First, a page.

The Tudor period of history began in the year 1485 when King Henry VII became king. Learn about Henry VlI, his son Henry VIII and other kings and queens from the Tudor period as you complete these activities and prepare for the Life in the UK test.
The Wars of the Roses
In 1455, a civil war was begun to decide who should be king of England. It was fought between the supporters of two families: the House of Lancaster and the House of York. This war was called the Wars of the Roses, because the symbol of Lancaster was a red rose and the symbol of York was a white rose. The war ended with the Battle of Bosworth Field in 1485. King Richard lll of the House of York was killed in the battle and Henry Tudor, the leader of the House of Lancaster, became King Henry Vll. Henry then married King Richard’s niece, Elizabeth of York, and united the two families. Henry was the first king of the House of Tudor. The symbol of the House of Tudor was a red rose with a white rose inside it as a sign that the Houses of York and Lancaster were now allies.
After his victory in the Wars of the Roses, Henry Vll wanted to make sure that England remained peaceful and that his position as king was secure. He deliberately strengthened the central administration of England and reduced the power of the nobles. He was thrifty and built up the monarchy’s financial reserves. When he died, his son Henry Vlll continued the policy of centralising power.
Henry Vlll was most famous for breaking away from the Church of Rome and marrying six times.
To divorce his first wife, Henry needed the approval of the Pope. When the Pope refused, Henry established the Church of England. In this new Church, the king, not the Pope, would have the power to appoint bishops and order how people should worship.
At the same time the Reformation was happening across Europe. This was a movement against the authority of the Pope and the ideas and practices of the Roman Catholic Church. The Protestants formed their own churches. They read the Bible in their own languages instead of in Latin; they did not pray to saints or at shrines; and they believed that a person’s own relationship with God was more important than submitting to the authority of the Church. Protestant ideas gradually gained strength in England, Wales and Scotland during the 16th century.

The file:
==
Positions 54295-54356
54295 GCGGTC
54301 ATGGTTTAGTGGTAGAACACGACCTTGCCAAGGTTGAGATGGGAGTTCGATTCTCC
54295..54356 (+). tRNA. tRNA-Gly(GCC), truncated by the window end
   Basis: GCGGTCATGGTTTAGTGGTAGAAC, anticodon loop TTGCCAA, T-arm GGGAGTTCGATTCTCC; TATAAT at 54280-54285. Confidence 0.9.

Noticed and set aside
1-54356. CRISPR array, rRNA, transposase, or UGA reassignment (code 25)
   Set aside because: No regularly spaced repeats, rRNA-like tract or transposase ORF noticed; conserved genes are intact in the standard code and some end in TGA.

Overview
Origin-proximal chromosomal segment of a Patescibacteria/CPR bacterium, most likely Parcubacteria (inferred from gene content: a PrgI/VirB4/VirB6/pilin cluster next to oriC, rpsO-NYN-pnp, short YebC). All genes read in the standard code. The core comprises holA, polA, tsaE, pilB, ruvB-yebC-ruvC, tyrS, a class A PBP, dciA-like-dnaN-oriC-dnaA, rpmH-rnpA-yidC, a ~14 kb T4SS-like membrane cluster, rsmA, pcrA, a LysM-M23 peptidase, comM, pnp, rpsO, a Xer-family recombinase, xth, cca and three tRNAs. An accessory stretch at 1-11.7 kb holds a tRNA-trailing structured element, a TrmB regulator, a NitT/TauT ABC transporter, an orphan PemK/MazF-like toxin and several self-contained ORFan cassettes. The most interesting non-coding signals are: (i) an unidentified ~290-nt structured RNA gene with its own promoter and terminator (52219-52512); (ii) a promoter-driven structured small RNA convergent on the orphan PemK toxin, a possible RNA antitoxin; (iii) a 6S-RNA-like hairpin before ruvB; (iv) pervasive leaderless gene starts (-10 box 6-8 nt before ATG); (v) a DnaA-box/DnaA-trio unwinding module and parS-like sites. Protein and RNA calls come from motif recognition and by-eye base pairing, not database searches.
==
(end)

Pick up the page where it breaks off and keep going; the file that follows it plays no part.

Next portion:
In Ireland, however, attempts by the English to impose Protestantism (alongside efforts to introduce the English system of laws about the inheritance of land) led to rebellion from the Irish chieftains, and much brutal fighting followed.
During the reign of Henry Vlll, Wales became formally united with England by the Act for the Government of Wales. The Welsh sent representatives to the House of Commons and the Welsh legal system was reformed.
Henry Vlll was succeeded by his son Edward Vl, who was strongly Protestant. During his reign, the Book of Common Prayer was written to be used in the Church of England. A version of this book is still used in some churches today. Edward died at the age of 15 after ruling for just over six years, and his half-sister Mary became queen. Mary was a devout Catholic and persecuted Protestants (for this reason, she became known as ‘Bloody Mary’). Mary also died after a short reign and the next monarch was her half-sister, Elizabeth, the daughter of Henry Vlll and Anne Boleyn.
This text is taken from Life in the United Kingdom, a Guide for New Residents, 3rd edition, Page 25 © Crown Copyright 2013
▶Task 1 - comprehension
▶Task 2 - reordering
▶Task 3 - Tudor kings and queens
▶Life in the UK test - make sure you understand
Before you take the Life in the UK test, make sure you understand:
- The Wars of the Roses and the founding of the House of Tudor
- How and why religion changed during this period
More like this
Think of a country you know well.
- What happened during the 1400s and 1500s?
- Who were the leaders during these years?
You can find out more about the Life in the UK test, and about applying for British Citizenship here: